In this paper, we describe an RNA transport system in C. albicans that localizes specific mRNAs to daughter cells in budding yeast and the tip cells of hyphae. When this RNA transport is inactivated by elimination of She3 (a component of the transport system), hyphae display specific defects, including aberrant growth and decreased capacity to damage an epithelial cell monolayer.
We identified mRNAs transported by this system through their tight association with She3, and we used FISH to show that the transported mRNAs accumulate in yeast buds and in the tips of hyphae in a She3-dependent manner. We believe that this study represents the first description of a set of mRNAs that are specifically localized to hyphal tip cells of a filamentous fungus.
Based on direct studies in C. albicans or characterization of orthologous genes in S. cerevisiae, the mRNAs bound by C. albicans She3 are predicted to encode several classes of proteins. Several (orf19.3356, MSS4, CDC20, orf19.267, orf19.3071, orf19.5537, CHT2, orf19.6044 and orf19.6705) encode proteins that function in mitosis, the cytoskeleton, cell wall dynamics, or cell polarity. Another group of associated mRNAs (ASH1, CTA9, CTA9, BCR1, HAC1, GLN3) encode transcriptional regulators. She3 also associates with mRNAs for cell-surface proteins, including predicted GPI anchored proteins (PGA55, YWP1, PGA6, and PGA54) and cell membrane-associated regulators of ion transport (orf19.1582 and orf19.5406). Finally, She3-associated RNAs encode known hyphal-specific virulence factors, RBT4 and SAP5. Taken together, the identities of transported mRNAs suggest that the She3 machinery supports diverse functions, including localization of the basic machinery required for cellular growth and polarity, specification of transcriptional programs in daughter cells and in hyphal tip cells, and differential distribution of cell surface and secreted proteins, some of which function in virulence.
We present several lines of evidence that She3-mediated RNA transport, although not required for hyphal formation per se, is required for normal hyphal growth and function. First, she3Δ/she3Δ strains display reduced ability form hyphae and to penetrate solid agar. Second, although she3Δ/she3Δ strains can form hyphal structures in certain conditions, these filaments are morphologically abnormal. Third, a she3Δ/she3Δ strain shows reduced capacity to damage an epithelial cell monolayer. Finally, we constructed and tested deletions of 33 genes whose transcripts are She3-bound. Approximately one third of the individual deletion mutants have filamentation defects on solid medium, and the aberrant morphologies vary considerably among the mutants. As might be expected, none of these strains displayed exactly the same defects as the she3Δ/she3Δ strains, indicating that the she3 mutant phenotype does not reflect the absence of a single transported mRNA in hyphal tip cells. Taken together, these observations support the idea that transport of multiple mRNAs to hyphal tip cells contributes to proper hyphal function.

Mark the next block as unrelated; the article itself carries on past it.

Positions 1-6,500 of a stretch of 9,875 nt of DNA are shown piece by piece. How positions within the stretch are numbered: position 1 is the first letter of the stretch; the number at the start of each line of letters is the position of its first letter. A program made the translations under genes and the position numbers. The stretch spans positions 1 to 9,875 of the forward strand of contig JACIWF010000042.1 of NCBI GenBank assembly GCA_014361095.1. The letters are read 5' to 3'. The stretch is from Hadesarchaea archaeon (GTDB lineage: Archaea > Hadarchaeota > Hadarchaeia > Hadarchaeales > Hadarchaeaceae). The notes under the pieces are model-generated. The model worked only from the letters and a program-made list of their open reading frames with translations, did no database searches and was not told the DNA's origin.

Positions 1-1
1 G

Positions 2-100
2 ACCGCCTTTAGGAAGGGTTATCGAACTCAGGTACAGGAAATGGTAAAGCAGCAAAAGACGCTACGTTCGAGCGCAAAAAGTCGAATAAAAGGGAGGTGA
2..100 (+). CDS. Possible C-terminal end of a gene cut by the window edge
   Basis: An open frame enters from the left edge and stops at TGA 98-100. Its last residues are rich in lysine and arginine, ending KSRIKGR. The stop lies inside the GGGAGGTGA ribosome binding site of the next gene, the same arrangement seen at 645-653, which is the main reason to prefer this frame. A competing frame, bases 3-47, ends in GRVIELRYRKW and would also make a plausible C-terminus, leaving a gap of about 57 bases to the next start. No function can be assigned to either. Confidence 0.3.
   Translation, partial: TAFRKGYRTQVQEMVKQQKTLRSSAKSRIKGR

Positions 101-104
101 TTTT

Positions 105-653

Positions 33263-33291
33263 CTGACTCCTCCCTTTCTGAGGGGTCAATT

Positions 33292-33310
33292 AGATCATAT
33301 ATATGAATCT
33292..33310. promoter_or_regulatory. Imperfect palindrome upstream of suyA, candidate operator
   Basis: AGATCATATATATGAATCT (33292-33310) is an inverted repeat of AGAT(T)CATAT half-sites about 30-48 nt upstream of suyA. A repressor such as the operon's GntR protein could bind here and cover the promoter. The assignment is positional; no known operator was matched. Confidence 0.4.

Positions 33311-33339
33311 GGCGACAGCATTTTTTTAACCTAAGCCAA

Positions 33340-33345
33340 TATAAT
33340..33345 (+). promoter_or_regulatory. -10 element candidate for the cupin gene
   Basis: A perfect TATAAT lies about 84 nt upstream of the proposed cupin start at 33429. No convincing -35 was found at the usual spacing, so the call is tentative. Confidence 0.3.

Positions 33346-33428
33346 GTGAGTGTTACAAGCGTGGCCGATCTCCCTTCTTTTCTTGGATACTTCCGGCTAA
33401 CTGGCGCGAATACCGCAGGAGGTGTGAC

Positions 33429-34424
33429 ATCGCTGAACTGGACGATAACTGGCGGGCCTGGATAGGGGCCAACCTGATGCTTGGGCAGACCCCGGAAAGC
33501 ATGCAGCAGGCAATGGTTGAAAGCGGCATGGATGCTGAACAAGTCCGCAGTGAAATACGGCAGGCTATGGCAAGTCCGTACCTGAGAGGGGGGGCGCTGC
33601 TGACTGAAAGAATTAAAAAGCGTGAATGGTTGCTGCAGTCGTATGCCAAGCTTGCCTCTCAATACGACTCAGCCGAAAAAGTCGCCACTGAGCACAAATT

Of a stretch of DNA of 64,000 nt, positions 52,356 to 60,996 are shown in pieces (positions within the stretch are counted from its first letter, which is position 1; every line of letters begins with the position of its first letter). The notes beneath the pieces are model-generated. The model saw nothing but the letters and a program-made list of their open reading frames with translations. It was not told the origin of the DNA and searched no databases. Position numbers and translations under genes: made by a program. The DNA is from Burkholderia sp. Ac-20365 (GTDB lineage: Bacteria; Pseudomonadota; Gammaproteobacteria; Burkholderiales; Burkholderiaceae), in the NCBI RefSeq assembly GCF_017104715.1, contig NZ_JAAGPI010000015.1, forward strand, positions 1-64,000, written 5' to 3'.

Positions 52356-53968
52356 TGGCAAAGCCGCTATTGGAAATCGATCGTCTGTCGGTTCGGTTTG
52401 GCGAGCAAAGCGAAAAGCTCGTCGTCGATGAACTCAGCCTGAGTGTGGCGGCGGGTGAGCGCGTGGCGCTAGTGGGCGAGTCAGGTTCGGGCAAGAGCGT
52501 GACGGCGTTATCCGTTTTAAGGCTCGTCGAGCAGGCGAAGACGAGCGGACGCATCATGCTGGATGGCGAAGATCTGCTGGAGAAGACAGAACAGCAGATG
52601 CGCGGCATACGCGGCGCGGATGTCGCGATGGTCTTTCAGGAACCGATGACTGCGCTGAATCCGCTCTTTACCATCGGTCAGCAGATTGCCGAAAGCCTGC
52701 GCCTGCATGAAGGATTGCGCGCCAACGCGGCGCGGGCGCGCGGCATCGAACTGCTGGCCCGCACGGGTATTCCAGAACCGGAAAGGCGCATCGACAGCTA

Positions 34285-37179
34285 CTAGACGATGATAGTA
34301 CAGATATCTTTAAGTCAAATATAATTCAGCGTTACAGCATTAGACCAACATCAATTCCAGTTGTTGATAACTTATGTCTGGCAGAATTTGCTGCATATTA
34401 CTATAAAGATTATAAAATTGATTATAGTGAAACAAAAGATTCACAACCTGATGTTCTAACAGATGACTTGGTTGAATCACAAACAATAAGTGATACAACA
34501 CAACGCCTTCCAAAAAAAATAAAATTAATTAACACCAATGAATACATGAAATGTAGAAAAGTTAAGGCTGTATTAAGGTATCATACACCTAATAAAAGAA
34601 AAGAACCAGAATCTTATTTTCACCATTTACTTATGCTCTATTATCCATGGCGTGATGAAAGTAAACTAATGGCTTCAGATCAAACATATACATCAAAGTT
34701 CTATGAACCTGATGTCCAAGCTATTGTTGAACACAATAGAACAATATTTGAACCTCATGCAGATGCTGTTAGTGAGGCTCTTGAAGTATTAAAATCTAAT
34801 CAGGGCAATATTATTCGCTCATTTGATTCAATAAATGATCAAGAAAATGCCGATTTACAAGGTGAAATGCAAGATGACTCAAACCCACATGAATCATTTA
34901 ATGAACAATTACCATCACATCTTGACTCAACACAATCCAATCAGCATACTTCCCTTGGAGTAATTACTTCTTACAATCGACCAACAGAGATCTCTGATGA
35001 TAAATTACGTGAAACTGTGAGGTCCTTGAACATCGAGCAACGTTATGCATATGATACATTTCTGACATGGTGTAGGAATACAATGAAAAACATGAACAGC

Our analysis of the She system in C. albicans allows for the first direct cross-species comparison of an RNA transport system. A surprising finding from our studies is the minimal apparent overlap between She-associated transcripts in S. cerevisiae and C. albicans: only two genes (out of 40 in C. albicans and 24 in S. cerevisiae) are bound in both species. These results suggest that specific mRNAs have moved in and out of the She3-dependent transport system relatively rapidly over evolutionary timescales.
Based on existing data, two plausible mechanisms could account for the apparently rapid evolution of mRNAs transported by the She system. In one model, changes in the RNA-binding specificity of the modular She complex could account for this difference. In an alternate model, which we favor, the change in She3 cargo may have arisen via changes in the nucleotide sequences of the transported mRNAs, which have brought new transcripts under She3 regulation. The cis
-acting elements that mediate localization of She-associated transcripts in S. cerevisiae
have been characterized for a small subset of transported RNAs and are composed of short degenerate sequence motifs, as well as secondary structures that are largely sequence-independent 
. It is plausible that, over evolutionary timescales, small sequence changes mediate rapid losses and gains of cargo mRNAs. Such a mechanism is analogous to evolutionary changes in transcription circuitry, where the basic transcriptional machinery and its regulators have been conserved over long timescales, but changes in cis-regulatory sequences have brought new sets of genes in and out of control of ancient regulators 
C. albicans and S. cerevisiae diverged from a common ancestor roughly 200 million years ago, and since that time they have adapted to distinct environmental niches. S. cerevisiae is widely distributed in the environment, whereas C. albicans is restricted to warm-blooded animals. We suggest that the differences in the She3-transported mRNA cargos likely reflect the distinct pressures of each organism's environmental niche.